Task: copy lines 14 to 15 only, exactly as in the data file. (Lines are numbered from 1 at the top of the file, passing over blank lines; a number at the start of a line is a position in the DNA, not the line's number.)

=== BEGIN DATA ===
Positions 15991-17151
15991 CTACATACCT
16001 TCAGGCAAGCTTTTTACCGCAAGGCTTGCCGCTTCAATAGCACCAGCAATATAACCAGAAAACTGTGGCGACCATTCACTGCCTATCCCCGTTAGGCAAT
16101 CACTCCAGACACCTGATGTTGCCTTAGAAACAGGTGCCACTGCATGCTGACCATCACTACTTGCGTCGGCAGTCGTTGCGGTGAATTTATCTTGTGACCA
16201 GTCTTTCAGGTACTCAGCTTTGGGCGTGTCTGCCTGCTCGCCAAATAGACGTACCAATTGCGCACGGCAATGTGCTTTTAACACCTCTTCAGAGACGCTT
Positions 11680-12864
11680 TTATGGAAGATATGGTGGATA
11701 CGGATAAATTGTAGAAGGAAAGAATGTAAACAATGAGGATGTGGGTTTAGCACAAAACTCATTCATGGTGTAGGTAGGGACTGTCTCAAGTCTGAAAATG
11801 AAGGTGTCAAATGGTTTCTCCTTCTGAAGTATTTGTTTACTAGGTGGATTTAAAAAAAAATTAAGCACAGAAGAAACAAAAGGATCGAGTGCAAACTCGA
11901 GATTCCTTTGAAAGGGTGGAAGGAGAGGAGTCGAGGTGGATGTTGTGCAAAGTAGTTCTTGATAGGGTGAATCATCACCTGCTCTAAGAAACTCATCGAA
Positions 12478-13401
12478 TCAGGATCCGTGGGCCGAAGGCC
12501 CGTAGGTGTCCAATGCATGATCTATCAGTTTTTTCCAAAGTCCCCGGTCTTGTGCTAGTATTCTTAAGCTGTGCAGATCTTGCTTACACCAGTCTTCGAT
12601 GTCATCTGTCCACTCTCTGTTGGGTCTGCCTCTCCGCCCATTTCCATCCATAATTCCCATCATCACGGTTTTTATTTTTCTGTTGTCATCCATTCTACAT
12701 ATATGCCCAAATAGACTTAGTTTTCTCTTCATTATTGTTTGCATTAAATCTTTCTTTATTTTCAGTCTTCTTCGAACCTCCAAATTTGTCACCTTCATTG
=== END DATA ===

12601 GTCATCTGTCCACTCTCTGTTGGGTCTGCCTCTCCGCCCATTTCCATCCATAATTCCCATCATCACGGTTTTTATTTTTCTGTTGTCATCCATTCTACAT
12701 ATATGCCCAAATAGACTTAGTTTTCTCTTCATTATTGTTTGCATTAAATCTTTCTTTATTTTCAGTCTTCTTCGAACCTCCAAATTTGTCACCTTCATTG